Rabbit Recipes

These rabbit recipes feature the lean, all-white meat of the domestically raised rabbit.

Why raise and eat domestic rabbit?

  • Home-raised rabbits usually have no added hormones, no antibiotics and no known pesticides.
  • You know where your meat came from, that it lived a good life that ended humanely.
  • Eating rabbit, in balance with the rest of your diet, is extremely healthful. Meat broth is rich in immune-system-supercharging essential glyconutrients, present in all meats, including lapin (rabbit meat). Glyconutrients are contained in the factors that tend to gel the broth when chilled.
  • Rabbits are high in protein, low in moisture and very low in fat.  

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The low-fat, however, is sometimes TOO low. Eat nothing but rabbits for a few weeks, and you'll get sick with rabbit starvation.

Nearly any chicken recipe can be turned into a rabbit recipe.

Before we share our recipes, we wanted you to know that you may already have lots of chicken recipes for which you could easily substitute rabbit.

This is because a young rabbit really does taste much like chicken.  Do you have a favorite way to prepare your chicken? Try substituting a fryer rabbit for the chicken. Reserve the older, 'stewer' rabbits for crock pot recipes.

To get the best results from the substitution, consider that chickens have more moisture and more fat than do rabbits. So, rabbits usually need to be cooked longer than chicken, unless a very young fryer is used. Additionally, you'd be wise to add in some fat, for example, oil, cream or butter, depending on the recipe used. For example, our Lapin au Vin recipe below uses bacon which adds fat, and cooks the rabbit in a broth, adding moisture. (That is one genuinely tasty rabbit recipe!)

Here are our Favorite Rabbit Recipes

Lapin au Vin – a rabbit recipe

Basic Crock Pot Rabbit Recipe

This rabbit recipe is about as simple as it gets. Just put a whole rabbit into the crock pot. Add 1/2 cup filtered water, salt and pepper to taste, and several minced garlic cloves. Cook several hours until tender. Pull the lapin (rabbit meat) from the bones and refrigerate till you're ready to use.

In the crock pot, add water to the broth until it covers the rabbit bones, and keep cooking on low overnight. Discard the bones and save the broth for your next batch of chicken or rabbit soup.

Lapin au Vin

Our very favorite rabbit recipe. Savory rabbit fried in bacon drippings, and then simmered in a piquant wine sauce (pictured above).

OMG, mouth is watering...!

Rabbit Dumplings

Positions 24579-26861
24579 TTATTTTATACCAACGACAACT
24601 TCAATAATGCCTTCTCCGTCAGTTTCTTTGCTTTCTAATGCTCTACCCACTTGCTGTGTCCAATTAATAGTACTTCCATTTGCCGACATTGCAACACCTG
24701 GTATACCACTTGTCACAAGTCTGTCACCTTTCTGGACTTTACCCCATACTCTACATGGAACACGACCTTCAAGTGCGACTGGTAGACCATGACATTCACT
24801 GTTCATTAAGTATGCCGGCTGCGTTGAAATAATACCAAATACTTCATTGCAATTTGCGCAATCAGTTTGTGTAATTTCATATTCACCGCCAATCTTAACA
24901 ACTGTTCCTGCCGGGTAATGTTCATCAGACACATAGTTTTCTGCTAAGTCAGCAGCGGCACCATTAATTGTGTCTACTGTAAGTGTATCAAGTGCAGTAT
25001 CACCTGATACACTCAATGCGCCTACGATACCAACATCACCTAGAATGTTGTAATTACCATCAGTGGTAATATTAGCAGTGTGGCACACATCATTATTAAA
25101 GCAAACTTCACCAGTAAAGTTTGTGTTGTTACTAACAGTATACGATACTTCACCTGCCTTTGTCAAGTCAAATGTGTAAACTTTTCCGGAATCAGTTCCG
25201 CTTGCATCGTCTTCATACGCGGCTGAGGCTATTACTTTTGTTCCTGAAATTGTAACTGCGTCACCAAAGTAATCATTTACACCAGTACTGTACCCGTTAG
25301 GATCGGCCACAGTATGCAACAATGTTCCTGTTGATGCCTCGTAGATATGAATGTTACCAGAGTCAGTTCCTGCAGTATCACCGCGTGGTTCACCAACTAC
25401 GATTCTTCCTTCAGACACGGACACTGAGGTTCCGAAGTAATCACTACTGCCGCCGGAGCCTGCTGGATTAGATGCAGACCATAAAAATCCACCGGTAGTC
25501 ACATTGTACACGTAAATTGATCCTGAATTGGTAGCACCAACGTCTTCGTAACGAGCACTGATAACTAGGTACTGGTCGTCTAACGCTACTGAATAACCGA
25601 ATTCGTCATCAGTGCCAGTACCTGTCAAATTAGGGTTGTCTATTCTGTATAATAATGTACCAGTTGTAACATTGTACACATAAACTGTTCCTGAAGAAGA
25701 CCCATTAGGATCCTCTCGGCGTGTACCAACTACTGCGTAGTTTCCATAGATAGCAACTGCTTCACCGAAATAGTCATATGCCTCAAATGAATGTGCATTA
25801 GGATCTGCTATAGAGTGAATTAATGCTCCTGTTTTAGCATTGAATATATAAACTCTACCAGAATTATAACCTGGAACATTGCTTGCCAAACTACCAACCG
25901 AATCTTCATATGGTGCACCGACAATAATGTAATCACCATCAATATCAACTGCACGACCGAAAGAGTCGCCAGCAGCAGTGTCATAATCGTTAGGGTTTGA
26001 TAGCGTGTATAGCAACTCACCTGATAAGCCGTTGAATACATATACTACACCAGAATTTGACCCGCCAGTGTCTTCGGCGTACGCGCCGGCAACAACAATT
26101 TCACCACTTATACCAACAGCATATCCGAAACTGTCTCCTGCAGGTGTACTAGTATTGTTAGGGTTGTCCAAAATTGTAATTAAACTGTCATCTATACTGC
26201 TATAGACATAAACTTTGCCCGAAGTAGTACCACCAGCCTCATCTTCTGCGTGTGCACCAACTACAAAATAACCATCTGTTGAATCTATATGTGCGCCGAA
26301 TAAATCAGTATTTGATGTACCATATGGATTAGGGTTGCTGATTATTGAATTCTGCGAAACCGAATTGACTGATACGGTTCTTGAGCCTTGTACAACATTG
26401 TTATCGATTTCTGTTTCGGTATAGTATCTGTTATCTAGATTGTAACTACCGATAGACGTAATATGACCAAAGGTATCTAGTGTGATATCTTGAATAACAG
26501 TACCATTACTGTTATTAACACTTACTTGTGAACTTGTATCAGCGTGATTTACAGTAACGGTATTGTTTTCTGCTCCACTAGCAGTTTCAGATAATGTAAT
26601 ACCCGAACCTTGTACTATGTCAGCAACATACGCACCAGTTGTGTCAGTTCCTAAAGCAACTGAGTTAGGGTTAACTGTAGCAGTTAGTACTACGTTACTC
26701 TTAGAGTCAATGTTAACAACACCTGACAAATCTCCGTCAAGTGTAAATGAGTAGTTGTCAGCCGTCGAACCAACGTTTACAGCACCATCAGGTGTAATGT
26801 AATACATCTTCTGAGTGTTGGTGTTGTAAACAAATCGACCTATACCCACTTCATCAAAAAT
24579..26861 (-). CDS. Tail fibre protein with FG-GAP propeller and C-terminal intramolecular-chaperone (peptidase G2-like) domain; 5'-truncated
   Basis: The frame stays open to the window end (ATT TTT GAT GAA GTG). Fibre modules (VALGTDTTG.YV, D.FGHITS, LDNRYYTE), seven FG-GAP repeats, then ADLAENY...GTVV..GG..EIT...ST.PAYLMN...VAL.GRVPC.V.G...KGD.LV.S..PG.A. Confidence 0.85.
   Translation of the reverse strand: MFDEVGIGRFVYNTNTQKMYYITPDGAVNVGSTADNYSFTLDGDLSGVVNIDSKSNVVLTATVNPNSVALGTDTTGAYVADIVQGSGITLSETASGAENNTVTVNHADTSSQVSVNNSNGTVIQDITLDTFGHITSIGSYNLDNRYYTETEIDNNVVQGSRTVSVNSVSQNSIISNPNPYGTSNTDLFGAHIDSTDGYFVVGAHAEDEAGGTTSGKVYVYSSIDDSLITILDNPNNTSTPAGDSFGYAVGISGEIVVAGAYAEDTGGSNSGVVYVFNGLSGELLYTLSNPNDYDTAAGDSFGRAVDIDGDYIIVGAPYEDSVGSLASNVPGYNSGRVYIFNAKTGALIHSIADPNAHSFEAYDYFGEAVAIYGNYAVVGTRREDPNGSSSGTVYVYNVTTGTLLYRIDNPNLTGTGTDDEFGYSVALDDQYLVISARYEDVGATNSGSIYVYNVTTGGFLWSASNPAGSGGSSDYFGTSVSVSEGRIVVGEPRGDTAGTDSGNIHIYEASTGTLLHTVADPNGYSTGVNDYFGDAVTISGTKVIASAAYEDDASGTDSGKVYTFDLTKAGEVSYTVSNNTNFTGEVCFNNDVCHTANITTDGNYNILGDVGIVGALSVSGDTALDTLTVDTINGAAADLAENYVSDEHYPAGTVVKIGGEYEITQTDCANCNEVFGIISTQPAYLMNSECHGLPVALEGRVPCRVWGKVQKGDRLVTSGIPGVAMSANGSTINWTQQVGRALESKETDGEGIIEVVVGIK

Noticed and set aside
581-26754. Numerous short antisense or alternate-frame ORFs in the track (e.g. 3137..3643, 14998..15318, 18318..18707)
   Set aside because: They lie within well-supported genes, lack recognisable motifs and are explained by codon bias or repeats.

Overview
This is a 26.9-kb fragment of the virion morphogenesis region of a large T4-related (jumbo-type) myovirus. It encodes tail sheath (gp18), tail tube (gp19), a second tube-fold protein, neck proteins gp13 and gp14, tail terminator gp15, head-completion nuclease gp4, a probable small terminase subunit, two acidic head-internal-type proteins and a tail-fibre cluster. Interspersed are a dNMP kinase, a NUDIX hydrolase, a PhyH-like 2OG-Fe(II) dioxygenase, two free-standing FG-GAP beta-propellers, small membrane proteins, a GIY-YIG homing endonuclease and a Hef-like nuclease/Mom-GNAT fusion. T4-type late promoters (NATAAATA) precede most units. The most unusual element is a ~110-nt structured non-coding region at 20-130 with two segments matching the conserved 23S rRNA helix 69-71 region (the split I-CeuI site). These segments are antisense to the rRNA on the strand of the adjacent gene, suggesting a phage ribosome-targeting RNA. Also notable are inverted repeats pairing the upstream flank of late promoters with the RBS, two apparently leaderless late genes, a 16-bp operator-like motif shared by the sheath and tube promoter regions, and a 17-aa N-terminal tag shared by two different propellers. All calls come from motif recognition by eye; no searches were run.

You'll find a wonderful Rabbit dumplings recipe at the end of this excellent article: "Raising and Eating Rabbits in the Big City." Clicking on the link will open a new window so you can get the Rabbit Dumplings recipe, and then return to this page.

(See more about this article at Rabbit Farming. It illustrates our vision of people helping each other through planting and raising their own food locally, and through inter-dependence enhancing self-sufficiency.)

Stuffed Rabbit Recipe

This is simply a twist on an old favorite – stuffed turkey, but of course on a much smaller scale.

Rabbit Liver and Onions Recipe

Rabbit Liver and Onions Recipe

One taste of these liver and onions, and you'll never loathe liver again (pictured at right).


Hasenpfeffer is German for "peppered rabbit." Apparently the Germans liked to use lots of pepper to mask the gamey taste in wild-caught rabbits. 

This hasenpfeffer recipe calls for marinading the meat for a long time. This is particularly suited for 'athletic' and strong-tasting wild-caught cottontails, hares, European rabbits, or even domestic stewer rabbits, because it helps to soften the meat and minimize the gaminess. (Link coming soon.)


Rabbit Stew Recipe

After Thanksgiving, we always toss all the turkey bones and scraps into a large dutch oven and boil them for hours in order to make turkey soup. 

Well, we do the same thing with our rabbit scraps and bones.  The original intent was to make a rabbit broth, however, we always seem to end up with a rich and hearty rabbit stew.

The Circle of Life

Author Ms. Lierre Keith quit eating a vegan diet after 20 years due to both failing health and increasing evidence that the extensive agriculture and irrigation required to plant grains would eventually destroy the earth. In her book, The Vegetarian Myth: Food, Justice, and Sustainability (left), she very ably presents sharp evidence that vegetarianism in order to "save the planet" is nothing but myth. 

Ms. Keith directs us to observe life in motion:

Find a small wild spot somewhere, the edge of a parking lot, the tree outside your window, and watch. Really watch. This is what you will see: everything is eating and then being eaten, and through it all life endures. There is no hierarchy, only hunger. And it's through our hunger that we participate in the cosmos, in an endless cycle of life, death, and regeneration" (The Vegetarian Myth: Food, Justice, and Sustainability, pg 72).

Eating and being eaten is part of the circle of life (see Symbiotic Relationships) for every species, from mammals, trees, veggies, and grains, even to the microbes and nutrients in the soil.

Home-Grown Raw Rabbit Recipe for Feeding Cats and Dogs

Homemade Pet Food: Carnivores, including dogs and cats, have digestive systems designed to handle raw meat, including raw bones and organs such as liver and heart.

Recipes for Wild Rabbits and other Game

Like to Hunt?
We think you might like this cookbook by "quarterback killer" Jared Allen, defensive end for the Minnesota Vikings. When he's not playing football, Jared likes to hunt, but he says, "I'm not a trophy hunter." He learned by age 6 that if you kill it, you should eat it.

We don't advocate pet rabbit meat for dinner for fairly obvious reasons - you may break the heart of a child!

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